Eric Staal is the captain. Cam Ward is the backbone. They're still No. 1 and 1A in the Carolina Hurricanes' pecking order. With every game he plays, Jeff Skinner is closing in on them.
He's not there yet, but he continues to demonstrate his truly electrifying ability to make things happen with the puck on his stick, the kind of individual brilliance not often seen in these parts. It was Jussi Jokinen's vision that created the game-winning goal against the Buffalo Sabres on Friday, but Skinner's hands that finished it.
Coming into the year, there were naturally worries of a second-year decline from the Calder Trophy winner. He's not catching anyone by surprise this season, and a scoreless preseason - more fights (one) than points (none) in five games - didn't exactly calm those fears. He looked better on camera during the NHL's New York media tour than he did on the ice in training camp.
Through five games, at least, Skinner has picked up where he left off last season. He has at least a point in all but one game, and with two goals and four assists he went into tonight's games in a six-way tie for 10th in the NHL in scoring, only two points off the league lead.
"It's a new year, obviously," Skinner said. "We've just had some good team games. I've been on the good end of some nice plays. That last goal in Buffalo, Jokinen makes a heck of a pass and I sort of put it in almost an empty net."
Not that it has been a perfect start to the season: With Staal at an NHL-worst minus-8 and Skinner at minus-6, by far the lowest among the league leaders, Hurricanes coach Paul Maurice split that line up in practice on Sunday. They figure to stay separated for tonight's game at the Boston Bruins that kicks off a brief three-game road trip.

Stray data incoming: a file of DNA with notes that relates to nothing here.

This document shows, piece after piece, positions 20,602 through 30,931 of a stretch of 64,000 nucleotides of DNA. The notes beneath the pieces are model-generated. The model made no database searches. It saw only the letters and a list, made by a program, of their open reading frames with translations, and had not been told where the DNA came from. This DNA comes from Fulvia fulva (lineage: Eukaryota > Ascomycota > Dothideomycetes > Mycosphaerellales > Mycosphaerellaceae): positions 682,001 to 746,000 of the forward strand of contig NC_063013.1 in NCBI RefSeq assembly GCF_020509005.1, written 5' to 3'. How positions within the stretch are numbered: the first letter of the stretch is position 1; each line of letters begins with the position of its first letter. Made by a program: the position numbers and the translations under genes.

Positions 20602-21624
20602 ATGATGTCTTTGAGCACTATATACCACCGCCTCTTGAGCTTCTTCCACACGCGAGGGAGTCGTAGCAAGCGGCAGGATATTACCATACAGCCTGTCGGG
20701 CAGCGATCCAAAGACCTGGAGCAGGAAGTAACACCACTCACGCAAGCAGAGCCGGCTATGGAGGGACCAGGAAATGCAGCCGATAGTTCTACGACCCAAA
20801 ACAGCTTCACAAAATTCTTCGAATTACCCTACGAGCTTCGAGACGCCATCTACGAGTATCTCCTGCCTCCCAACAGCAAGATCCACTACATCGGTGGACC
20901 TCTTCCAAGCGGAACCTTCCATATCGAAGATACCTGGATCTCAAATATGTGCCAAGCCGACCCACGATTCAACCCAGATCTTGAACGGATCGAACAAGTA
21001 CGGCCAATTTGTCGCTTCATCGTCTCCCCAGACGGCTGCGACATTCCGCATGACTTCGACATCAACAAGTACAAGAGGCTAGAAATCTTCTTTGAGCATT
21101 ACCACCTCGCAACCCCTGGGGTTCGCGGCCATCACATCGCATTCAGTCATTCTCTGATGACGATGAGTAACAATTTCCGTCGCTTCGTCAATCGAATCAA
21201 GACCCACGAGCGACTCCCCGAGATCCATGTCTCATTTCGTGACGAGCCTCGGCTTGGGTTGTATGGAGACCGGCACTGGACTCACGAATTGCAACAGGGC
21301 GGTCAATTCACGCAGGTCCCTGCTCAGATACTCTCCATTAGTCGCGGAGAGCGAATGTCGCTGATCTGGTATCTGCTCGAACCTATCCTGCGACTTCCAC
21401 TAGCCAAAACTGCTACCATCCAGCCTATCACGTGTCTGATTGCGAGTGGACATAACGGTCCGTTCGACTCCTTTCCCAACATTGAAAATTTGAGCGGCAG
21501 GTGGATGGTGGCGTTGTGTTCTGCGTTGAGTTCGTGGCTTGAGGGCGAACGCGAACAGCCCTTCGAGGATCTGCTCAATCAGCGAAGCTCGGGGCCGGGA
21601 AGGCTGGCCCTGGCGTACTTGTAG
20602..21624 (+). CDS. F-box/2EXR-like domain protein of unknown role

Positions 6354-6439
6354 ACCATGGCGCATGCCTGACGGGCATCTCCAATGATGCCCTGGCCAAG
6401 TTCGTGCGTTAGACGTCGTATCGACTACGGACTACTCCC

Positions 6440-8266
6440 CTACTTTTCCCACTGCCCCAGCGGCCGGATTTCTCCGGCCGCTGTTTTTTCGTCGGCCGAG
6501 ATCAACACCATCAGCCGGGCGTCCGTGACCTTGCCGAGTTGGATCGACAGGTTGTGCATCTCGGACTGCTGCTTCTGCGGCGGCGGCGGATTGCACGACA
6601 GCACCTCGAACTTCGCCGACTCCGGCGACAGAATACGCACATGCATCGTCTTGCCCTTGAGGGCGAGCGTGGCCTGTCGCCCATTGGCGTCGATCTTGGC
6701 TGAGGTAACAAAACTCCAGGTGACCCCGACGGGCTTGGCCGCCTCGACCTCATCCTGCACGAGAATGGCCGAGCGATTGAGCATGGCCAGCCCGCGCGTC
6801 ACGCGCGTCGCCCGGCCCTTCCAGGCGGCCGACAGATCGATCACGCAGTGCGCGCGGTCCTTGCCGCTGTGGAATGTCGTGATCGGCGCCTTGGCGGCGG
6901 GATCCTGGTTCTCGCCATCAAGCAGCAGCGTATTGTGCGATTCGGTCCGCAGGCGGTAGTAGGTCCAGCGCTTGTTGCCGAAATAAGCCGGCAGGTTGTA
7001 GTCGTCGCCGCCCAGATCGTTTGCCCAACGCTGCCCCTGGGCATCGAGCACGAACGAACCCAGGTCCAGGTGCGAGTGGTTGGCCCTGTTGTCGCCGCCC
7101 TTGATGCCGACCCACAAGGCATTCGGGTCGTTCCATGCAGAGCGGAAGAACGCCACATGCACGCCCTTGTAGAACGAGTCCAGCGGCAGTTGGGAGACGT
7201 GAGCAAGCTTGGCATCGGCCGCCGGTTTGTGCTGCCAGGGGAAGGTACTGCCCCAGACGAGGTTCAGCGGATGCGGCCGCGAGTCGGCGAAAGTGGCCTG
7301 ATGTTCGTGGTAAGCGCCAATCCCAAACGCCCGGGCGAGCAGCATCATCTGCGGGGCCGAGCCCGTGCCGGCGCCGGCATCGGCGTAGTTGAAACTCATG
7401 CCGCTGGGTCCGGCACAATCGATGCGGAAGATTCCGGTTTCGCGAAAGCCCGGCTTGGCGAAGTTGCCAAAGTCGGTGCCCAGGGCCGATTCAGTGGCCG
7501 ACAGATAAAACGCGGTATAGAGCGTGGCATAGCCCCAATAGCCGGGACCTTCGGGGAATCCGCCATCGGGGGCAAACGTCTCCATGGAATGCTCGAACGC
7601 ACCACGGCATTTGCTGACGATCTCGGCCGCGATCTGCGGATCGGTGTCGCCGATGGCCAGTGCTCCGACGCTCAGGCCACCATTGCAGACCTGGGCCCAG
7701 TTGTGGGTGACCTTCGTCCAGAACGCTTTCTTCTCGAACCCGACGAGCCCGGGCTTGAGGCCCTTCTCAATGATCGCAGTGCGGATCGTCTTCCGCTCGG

But putting Skinner with Jokinen and Chad LaRose and Staal with Alexei Ponikarovsky and Tuomo Ruutu has the additional benefit of generating some matchup issues for opposing coaches, especially on the road.
So far, with Staal and Skinner on the same line, they have drawn the opposition's top defensive pair. Now, on the road, Claude Julien will have to decide which one to use Zdeno Chara against, in theory opening up space for the other. It's less important at home, where Maurice has more control over the matchups, but with the next three on the road, separating Staal and Skinner has immediate strategic value.
"Playing with 'Staaler,' when I was with him before, I'd always say, 'Tonight's going to be a tough night,' because he always draws the top guys," LaRose said. "He does a great job playing against teams' top 'D,' and it's able to open up guys like Skinner and 'Juice' (Jokinen) to play against the third, fourth and fifth 'D,' and those guys run wild."
Skinner thrived last season in a secondary role, with Staal taking on the majority of the tough checking. A time will come in Skinner's career where he's physically and mentally capable of carrying that burden. He's not there yet, and it's important to remember he won't turn 20 until May.
"He's got the offense and he's got the skill," LaRose said. "That's not going anywhere. Of course he's getting checked a little bit harder and people notice him a little more, but he's getting the opportunities to score two or three goals a game. As long as that's there, there's nothing to worry about."
It's a long season, and just because Skinner has started well doesn't mean there won't be tougher times ahead. These things do happen. So far, though, it's hard to imagine the offensive side of his game starting much better than this.